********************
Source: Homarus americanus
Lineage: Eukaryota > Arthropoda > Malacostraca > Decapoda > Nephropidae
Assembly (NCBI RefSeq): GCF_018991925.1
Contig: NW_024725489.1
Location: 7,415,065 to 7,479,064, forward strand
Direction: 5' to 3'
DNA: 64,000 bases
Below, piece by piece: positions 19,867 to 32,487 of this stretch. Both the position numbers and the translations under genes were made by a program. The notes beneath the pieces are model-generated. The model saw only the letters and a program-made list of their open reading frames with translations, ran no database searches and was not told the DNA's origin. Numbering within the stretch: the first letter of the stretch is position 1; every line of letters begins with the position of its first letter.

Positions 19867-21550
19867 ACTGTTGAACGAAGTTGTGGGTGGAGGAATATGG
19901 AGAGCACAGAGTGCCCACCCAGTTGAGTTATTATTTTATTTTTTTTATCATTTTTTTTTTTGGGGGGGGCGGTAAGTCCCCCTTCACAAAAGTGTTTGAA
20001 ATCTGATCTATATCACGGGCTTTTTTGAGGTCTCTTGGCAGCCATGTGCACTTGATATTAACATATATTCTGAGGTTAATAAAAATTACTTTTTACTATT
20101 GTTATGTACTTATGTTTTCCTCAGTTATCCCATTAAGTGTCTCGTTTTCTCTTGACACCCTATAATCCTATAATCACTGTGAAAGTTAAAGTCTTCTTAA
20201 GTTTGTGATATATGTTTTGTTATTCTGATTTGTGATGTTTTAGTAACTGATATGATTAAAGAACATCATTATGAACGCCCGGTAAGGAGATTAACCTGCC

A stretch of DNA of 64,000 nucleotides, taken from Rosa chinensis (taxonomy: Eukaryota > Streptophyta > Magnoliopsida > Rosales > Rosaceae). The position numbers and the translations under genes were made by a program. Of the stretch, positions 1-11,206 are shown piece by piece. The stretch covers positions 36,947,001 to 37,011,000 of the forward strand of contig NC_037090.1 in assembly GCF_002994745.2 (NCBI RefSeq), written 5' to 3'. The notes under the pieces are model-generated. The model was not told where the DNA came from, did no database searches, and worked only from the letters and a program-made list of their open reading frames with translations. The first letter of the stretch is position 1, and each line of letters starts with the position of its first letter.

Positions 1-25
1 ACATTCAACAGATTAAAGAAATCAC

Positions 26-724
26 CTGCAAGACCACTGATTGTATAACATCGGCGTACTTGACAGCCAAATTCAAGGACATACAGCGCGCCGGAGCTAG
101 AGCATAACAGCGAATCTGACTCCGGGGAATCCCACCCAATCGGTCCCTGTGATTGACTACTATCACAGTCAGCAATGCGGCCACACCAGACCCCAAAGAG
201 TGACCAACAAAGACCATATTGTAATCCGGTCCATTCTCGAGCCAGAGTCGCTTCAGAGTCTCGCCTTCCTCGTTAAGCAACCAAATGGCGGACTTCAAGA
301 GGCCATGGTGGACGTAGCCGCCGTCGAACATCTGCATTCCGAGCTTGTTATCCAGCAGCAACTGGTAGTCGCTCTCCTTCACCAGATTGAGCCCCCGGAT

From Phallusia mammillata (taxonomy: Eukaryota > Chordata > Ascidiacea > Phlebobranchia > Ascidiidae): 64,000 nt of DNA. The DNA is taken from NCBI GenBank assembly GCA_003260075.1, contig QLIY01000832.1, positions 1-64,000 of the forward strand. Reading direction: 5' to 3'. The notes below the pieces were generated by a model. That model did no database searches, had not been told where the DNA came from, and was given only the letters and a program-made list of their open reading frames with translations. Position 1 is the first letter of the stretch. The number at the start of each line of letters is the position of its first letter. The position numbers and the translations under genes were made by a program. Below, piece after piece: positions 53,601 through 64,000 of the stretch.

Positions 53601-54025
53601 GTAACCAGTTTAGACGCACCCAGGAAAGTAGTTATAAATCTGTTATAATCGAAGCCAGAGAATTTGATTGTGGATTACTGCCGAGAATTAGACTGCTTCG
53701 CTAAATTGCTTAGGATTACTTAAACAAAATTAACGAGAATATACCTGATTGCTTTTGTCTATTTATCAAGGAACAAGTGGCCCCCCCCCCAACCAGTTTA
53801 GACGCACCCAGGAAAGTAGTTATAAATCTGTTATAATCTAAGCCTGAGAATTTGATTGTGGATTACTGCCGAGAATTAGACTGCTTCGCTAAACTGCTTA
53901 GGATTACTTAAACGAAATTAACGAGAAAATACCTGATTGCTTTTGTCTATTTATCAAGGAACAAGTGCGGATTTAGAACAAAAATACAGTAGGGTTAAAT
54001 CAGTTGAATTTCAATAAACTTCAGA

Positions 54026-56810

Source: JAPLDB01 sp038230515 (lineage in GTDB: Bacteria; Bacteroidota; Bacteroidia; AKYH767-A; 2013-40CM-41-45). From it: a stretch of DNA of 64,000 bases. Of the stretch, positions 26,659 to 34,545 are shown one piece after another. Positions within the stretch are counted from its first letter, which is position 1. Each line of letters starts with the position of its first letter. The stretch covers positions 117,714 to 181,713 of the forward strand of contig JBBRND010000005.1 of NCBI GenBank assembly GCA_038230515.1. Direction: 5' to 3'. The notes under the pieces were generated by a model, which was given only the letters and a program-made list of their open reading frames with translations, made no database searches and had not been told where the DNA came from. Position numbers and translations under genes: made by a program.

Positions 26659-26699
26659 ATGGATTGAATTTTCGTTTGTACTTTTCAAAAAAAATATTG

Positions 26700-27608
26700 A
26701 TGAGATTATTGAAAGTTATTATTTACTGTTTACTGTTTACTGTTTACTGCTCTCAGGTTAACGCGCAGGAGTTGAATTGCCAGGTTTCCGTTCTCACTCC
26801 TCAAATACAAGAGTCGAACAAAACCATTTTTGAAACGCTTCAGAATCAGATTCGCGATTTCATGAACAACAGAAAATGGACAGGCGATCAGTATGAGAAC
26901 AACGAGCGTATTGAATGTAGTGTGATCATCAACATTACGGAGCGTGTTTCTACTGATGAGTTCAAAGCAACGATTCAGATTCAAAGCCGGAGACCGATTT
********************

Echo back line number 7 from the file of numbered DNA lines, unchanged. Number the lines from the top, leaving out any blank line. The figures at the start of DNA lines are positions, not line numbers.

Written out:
DNA: 64,000 bases